So Desiree Alliance is hosting a conference in Las Vegas (you can follow the goings-on at #DALV13, on twitter, fyi) this year. I’m not at it. I’m in Ottawa. But I saw this pop up on my twitter feed:

I shy away from anything that suggests a hierarchy of sex work.” (Surgeon on watering down language surrounding sex work).

Because the sentence is pretty-much completely out of context, I’m going to use it as a jumping off point for my own thoughts rather than speculate (much) about what the surgeon in question actually meant.
When I saw that statement, what I thought was: But there is a “hierarchy of sexwork”. In fact, there are a lot of hierarchies of sexwork, depending on how one views sexwork and who (as a result of that) one is willing to listen to (or at least focus on, in some way).
For me, someone who gets that sexwork is a real career field, who works as a Profession Naked Chick, and who has a lot of respected friends and fellow activists who are “real hookers” (read: people who touch other people’s genitals as part of a normal work day[1]), my internalized hierarchy of sexwork can go a couple of different ways, but they all boil down to this:
The more plausible deniability you have, and the easier your “Exit Strategy” can be, the lower you are in that hierarchy.
For example: I’m a professional naked chick. Depending on who I’m talking to, I can put the emphasis on the parts of that job that involve (a) kinda sleazy photographers who clearly want to take advantage of vulnerable women with iffy boundaries, (b) college-level animation classes, professional portraiture artists, and that book cover I got a few years ago, or (c) anything that lands between those two extremes (photography students who want to practice lighting techniques by taking pictures of a cute chick in lingerie, figure-drawing groups that want highly sexualized poses because they focus on erotic art, photographers who are working on gallery exhibits that play pretty explicitly with fetish imagery, figure-drawing artists who paint fairly tame nude portraits, but who also want your emotional labour for $20/hr… you get the idea). I can (and make a point of doing so) bring “an assistant” (read: body-guard/witness/driver) to any shoot that I agree to do.
My “exit strategy” should I ever decide that I need such a thing, involves, uhm… not reminding people that I’m available for modeling. That’s it. Done. And I’ll still have that book cover that I did “way back when” to impress people with.
I am pretty much not even on my own hierarchy of sexwork; I have it that easy.
Someone who does street work (and, therefore, almost definitely has a criminal record, given that about 95% of sexwork-related charges are laid against street-based sex workers[2]) is going to be on a much different level than me; someone who does “full service” escorting is, for different reasons, also going to be on a much different level than me; someone who strips while paying for school is going to be somewhere in the middle.
If you’re my relatives, however, the hierarchy of sexwork looks a little different. It’s based on – as far as I can tell – how far away from the, erm, “traditional definitions of feminine sexuality” one is positioned in one’s work. So a dominatrix or some other kind of fetish worker (but not, I should note, a pro-submissive) whose genitals are not engaged in the work, is… fine. “That’s not too bad. Have you ever considered trying it?” But if you’re sucking and fucking? Well… clearly you’re being oppressed. Also… “hole” is only two letters away from what word, right? Right.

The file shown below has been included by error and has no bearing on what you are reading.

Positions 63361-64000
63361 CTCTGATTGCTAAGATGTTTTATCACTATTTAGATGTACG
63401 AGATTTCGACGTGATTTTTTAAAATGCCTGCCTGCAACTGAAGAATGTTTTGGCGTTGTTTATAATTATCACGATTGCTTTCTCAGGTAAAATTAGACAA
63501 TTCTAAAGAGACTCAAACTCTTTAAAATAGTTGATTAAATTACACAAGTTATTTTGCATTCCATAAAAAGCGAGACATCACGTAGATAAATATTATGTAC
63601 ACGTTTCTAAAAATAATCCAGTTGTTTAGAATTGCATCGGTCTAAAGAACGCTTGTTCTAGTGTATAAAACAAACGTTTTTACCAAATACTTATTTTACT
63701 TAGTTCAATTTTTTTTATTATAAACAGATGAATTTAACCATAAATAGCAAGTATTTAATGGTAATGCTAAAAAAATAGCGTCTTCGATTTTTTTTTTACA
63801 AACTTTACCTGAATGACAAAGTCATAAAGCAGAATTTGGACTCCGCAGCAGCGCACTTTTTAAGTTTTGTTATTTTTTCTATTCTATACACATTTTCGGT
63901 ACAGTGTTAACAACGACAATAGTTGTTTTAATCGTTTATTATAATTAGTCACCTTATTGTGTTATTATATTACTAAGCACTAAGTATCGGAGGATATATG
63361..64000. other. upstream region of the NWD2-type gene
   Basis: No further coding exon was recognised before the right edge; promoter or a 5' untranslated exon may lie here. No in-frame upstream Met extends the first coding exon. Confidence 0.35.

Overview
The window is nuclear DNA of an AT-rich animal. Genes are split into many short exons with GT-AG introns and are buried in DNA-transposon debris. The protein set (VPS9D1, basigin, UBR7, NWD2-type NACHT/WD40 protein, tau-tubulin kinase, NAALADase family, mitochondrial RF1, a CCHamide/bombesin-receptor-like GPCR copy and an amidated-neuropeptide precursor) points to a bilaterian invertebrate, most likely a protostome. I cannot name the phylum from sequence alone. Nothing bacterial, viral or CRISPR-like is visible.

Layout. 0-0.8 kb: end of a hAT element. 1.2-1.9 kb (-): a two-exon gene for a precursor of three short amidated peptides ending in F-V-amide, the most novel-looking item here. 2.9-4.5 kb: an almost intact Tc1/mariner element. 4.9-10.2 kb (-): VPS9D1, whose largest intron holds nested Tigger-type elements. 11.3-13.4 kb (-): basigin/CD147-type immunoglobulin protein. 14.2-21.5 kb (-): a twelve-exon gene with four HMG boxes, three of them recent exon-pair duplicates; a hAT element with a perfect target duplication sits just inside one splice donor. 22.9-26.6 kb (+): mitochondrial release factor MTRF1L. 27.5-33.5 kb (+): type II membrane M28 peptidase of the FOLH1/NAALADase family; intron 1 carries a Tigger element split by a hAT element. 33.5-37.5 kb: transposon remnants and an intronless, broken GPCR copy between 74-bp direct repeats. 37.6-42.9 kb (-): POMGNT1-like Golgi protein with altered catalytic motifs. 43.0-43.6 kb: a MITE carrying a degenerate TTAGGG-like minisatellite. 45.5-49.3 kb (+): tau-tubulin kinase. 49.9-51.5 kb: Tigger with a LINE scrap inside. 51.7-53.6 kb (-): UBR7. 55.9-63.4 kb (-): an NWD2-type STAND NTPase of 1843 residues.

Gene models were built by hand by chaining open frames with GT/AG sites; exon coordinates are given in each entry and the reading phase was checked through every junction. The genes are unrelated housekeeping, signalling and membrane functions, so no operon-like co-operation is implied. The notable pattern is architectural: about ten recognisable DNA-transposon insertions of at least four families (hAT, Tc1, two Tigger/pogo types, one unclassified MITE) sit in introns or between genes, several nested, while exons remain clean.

They’re working with a different hierarchy than me.
The abolitionist/end-demand hierarchy of sexwork looks more like “fictional straw-sexworkers whose images we use to shock and titillate our audiences” followed by (maybe) “actual former sexworkers who had horrible, dehumanizing experiences, and whom we might allow to speak as long as they’re only reliving their traumas in public and never stray from our party line” (can you tell that I’m not impressed with this particular bunch? Caught that, did you?) and, waaaaaaaaaaaaaaaaaaaaaaaaay down at the bottom of that list, are current sexworkers who chose their profession (for whatever reason) and are getting anything – including reliable income or access to shelter – from it at all.
I can understand why someone would “shy away from anything that suggests a hierarchy of sex work”. There’s potential within those hierarchies, as activists, for us to wind up playing “Oppression Olympics” (which serve no-one), creating straw-sexworkers of our own, and giving amplification/credence to only one set of experiences/voices. (E.G.: If we focus on (a) happy indoor workers OR (b) marginalized, brutalized street workers (or both), because we are advocating for the repeal of the bawdy house and communicating-for-the-purposes anti-prostitution laws, are we also on some level denying/silencing both the complexity and difficulties that come with indoor work AND denying/silencing (some of? all of?) the agency of street workers? Something to think about?)
However. I think it’s also important to recognize when those hierarchies – whatever they may be (mine, my mom’s, yours, Real Women of Canada’s, whatever) – are at play, as they affect how we strategize (and how we *can* strategize), advocate, and speak out as all types of sexworkers and as allies in this particular fight.
And that’s what I have to say about that.
Ms Syren.
[1] Hey, don’t gynecologists do just that?
[2] Challenges Report, Pg. 65 (pg. 71 of the PDF). See: “Vulnerability to Criminalization”.